In addition, the federal government provides significant funds annually to Yukon first nations government to participate in the YESAA process. Last year alone, Yukon first nations received $1.7 million to participate in the process, and YESAA itself received $5.7 million to conduct its important work.
    Perhaps most importantly, as a result of devolution Yukoners now have greater control over their own resources and decision-making, and the impact of this control can be profound.
    Yukon's unemployment rate is well below the national average. Even more impressive, our territory has had nine consecutive years of real GDP growth. That is primarily due to private sector investments, especially in the mining sector.


    As proud as a Yukoner must be with this progress, the current system does require improvement in order to ensure that Yukon remains an attractive and competitive place for investment. However, as a result of regulatory improvements in other Canadian jurisdictions, Yukon now runs the risk of lagging behind. The premier of our territory stated, we desire to ensure that the Yukon continues to be a progressive and responsible place to invest and to do business and an even better place to live.
    Bill S-6 proposes reasoned and practical amendments to YESAA following nearly seven years of consultation. These amendments would not only ensure the territory remains competitive in comparison with other jurisdictions in Canada but would also strengthen environmental protection standards.
    Under YESAA currently, every single project that requires permitting in Yukon must go through an assessment before a project receives the green light to proceed, including changes to existing projects. This includes everything from a septic tank to a winter road to subdivisions to larger projects like placer mining or projects in copper, gold, and ore mines.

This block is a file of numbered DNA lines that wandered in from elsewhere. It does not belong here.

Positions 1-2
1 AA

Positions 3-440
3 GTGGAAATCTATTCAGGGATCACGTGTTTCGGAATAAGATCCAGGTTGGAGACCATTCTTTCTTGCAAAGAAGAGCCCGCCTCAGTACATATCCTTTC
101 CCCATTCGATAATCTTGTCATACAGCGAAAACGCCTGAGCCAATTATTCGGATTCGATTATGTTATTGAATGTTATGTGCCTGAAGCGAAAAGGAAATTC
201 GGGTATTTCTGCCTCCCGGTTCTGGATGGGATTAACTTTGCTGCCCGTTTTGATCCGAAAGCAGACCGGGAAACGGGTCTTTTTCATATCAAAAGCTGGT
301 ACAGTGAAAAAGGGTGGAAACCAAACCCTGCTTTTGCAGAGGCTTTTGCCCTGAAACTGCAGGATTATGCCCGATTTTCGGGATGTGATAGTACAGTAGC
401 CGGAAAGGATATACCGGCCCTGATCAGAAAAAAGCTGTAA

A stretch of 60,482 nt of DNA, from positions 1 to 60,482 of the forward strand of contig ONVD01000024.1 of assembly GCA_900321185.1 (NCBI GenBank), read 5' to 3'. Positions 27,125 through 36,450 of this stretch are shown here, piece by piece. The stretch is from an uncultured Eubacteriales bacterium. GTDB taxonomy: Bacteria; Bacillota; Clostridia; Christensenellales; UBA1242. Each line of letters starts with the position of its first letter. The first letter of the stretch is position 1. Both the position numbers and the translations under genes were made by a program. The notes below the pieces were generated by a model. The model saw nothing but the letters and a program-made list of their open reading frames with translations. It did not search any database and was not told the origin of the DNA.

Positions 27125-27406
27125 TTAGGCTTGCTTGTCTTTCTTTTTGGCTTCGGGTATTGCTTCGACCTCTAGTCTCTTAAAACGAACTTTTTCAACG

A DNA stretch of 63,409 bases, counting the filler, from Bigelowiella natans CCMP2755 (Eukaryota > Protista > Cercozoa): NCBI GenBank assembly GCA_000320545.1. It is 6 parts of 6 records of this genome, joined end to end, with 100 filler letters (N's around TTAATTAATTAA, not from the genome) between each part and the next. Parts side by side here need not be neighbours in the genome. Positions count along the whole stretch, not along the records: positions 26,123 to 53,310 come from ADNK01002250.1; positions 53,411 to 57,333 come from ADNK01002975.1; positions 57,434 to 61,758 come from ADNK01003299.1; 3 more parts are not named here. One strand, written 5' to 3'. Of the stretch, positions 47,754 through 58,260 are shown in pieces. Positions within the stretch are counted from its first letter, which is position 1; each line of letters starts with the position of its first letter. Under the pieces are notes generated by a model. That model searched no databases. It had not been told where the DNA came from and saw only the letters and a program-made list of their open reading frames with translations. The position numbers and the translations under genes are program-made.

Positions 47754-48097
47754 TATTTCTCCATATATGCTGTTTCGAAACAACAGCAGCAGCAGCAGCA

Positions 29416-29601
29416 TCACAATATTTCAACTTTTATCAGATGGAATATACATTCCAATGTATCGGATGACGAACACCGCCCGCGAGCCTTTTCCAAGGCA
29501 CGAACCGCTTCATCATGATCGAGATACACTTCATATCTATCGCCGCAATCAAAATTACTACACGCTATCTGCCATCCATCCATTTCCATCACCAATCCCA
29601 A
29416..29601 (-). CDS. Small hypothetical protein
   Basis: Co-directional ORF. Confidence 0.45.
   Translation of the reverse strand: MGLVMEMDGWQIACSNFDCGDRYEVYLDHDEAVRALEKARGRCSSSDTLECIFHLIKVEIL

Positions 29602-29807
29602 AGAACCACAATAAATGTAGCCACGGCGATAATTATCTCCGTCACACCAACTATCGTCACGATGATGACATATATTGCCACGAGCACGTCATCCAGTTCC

The legislation would also establish the Yukon Environmental and Socio-economic Assessment Board, or YESAB, which is responsible for conducting these assessments and providing recommendations that would eliminate or mitigate significant adverse effects. Depending upon the proposed project's size, type, and complexity, an assessment can take place at three different levels.
    The first is the designated office evaluation. The majority of assessments are conducted in the six community-based designated offices. which that are located in Dawson City, Haines Junction, Mayo, Teslin, Watson Lake, and Whitehorse.
    The second process can be an executive committee screening. The executive committee of the board will assess larger projects that are submitted to it directly or are referred to it by a designated office.
    Third is review by a panel of the board. A panel of the board may be established to assess projects that, for instance, have the potential to have significant adverse effects, are likely to cause significant public concern, or involve the use of controversial technology.
    Thus far, a panel review has never taken place in Yukon.
    In 2013 and 2014, a total of 165 projects were submitted for assessment; of those, 163 were reviewed by a designated office and two were subject to an executive committee screening. Many of these projects were related to community infrastructure projects, such as roads, residential development, water, and waste sites.
    In 2013-14, the Whitehorse designated office, as an example, assessed 26 projects. Land development made up approximately half of the submissions, followed by utility, which made up a quarter of the submissions. Other submissions were related to solid and contaminated waste, geotechnical investigations, forestry, and scientific research. The remaining projects were related to industrial and commercial mining or energy projects.
    Unfortunately, it seems as though some confusion has arisen with respect to some of these amendments. Let me deal with a couple of these head-on.
    Amendments in Bill S-6 would not in any detract from the board's independence. YESAB would remain an impartial and independent arm's-length entity responsible for making recommendations to decision bodies. A decision body is set out in the legislation and can be a federal, territorial, or first nation or agency that regulates and permits the proposed activity. A decision body can accept, reject, or vary a YESAB recommendation. It would not change the fact that YESAB is a co-managed process wherein first nation participation is guaranteed through having one of three members on the executive committee and three of seven members of the YESA Board, nor does anything in Bill S-6 deviate from the Yukon Umbrella Final Agreement or infringe upon aboriginal or treaty rights.